FRINGE REVIEW – This Arthur’s Seat Belongs to Lionel Richie


Barry Ferns changed his name to Lionel Ritchie by deed poll in 2007 to enable him to list his show in the Fringe programme – This Arthur’s Seat Belongs to Lionel Richie. Every day he carries up 19kg of equipment to the top of Arthur’s Seat in whatever conditions the Edinburgh weather throws at him. Ferns instantly wins the accolade of being the only Fringe participant this year to perform on top of a 350 million year old volcano.

Choosing a dry day, we set off from Holyrood Park with the sole purpose of climbing to the top to see his show.

We were clearly in the minority who had planned to see ‘Lionel Richie’ – 95% of the audience were tourists taking in the views. He was so delighted when we told him why we were there, we were awarded a high five.

With the help of a microphone and amp, he announced to the hundred or so people at the summit that his show was about to start and they were welcome to watch under the condition that they entered through the ‘door’ and into his venue.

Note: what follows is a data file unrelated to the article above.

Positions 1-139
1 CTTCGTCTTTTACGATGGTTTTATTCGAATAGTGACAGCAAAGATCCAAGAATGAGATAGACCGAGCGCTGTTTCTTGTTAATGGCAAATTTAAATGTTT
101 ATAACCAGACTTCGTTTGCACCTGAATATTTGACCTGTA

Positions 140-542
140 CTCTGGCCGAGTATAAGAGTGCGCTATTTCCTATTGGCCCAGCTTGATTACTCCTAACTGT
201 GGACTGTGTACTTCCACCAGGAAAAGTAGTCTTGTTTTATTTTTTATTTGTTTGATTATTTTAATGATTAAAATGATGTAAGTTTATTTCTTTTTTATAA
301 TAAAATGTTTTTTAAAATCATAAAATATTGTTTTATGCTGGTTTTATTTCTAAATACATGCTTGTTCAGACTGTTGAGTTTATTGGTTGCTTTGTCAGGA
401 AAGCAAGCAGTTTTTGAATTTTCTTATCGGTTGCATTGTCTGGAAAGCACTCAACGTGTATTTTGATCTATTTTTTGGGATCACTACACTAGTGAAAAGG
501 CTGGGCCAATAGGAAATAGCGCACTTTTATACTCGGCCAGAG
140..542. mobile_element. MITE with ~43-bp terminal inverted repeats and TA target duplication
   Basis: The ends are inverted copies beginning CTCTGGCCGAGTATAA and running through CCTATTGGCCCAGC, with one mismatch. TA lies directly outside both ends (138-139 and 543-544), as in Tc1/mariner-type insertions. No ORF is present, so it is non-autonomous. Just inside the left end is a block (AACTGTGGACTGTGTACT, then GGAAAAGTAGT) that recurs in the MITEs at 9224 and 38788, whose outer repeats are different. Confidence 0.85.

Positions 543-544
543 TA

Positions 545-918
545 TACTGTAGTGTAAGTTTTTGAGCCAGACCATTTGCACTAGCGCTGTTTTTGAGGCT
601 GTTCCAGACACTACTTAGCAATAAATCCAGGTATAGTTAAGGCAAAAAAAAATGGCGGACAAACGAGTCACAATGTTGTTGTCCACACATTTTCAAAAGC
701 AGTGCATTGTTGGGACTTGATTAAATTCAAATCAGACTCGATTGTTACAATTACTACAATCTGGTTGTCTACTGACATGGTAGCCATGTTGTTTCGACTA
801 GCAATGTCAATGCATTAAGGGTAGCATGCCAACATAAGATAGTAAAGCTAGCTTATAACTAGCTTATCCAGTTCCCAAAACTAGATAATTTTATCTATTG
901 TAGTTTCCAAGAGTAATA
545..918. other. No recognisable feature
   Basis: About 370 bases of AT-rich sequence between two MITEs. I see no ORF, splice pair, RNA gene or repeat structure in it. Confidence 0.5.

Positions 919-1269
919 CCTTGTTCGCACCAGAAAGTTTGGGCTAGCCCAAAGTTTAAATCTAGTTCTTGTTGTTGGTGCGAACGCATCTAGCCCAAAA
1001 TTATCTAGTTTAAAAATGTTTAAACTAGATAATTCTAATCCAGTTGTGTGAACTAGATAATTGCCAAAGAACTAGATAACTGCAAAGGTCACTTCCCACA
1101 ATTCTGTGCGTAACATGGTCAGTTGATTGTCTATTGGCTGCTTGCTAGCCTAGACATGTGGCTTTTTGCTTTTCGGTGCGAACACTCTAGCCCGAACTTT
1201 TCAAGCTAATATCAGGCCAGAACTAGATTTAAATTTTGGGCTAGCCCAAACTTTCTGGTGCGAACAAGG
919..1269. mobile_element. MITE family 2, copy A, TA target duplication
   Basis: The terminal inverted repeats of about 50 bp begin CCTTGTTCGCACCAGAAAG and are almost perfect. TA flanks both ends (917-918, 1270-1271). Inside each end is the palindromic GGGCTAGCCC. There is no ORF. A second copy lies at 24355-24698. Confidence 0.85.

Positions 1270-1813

This was perhaps the funniest section of his show to watch as everyone was intrigued at the apparent randomness of stumbling upon a performance and joined in. Dozens of people marched through the door to music and got their hand stamped before taking their seats in the ‘stalls’.

After chatting to the audience about where they’re all from (in a friendly and inoffensive way) Ferns disappeared behind the rocks so that he could officially start. He soon emerged onto the stage with the help of some dramatic music and reeled off historical information about Arthur’s Seat.

With another brief section about Trip Advisor reviews, the performance was sadly over before it really got started. Despite having to walk up to the summit and being over in 20 minutes, this still has to be one of the friendliest, fun and memorable shows at the Fringe this year.

The show is on daily at 1pm until 27th August (whatever the weather)

Lionel Richie performing at the Top of Arthur's Seat

The top of the 'door' to enter the venue

Audience at the top

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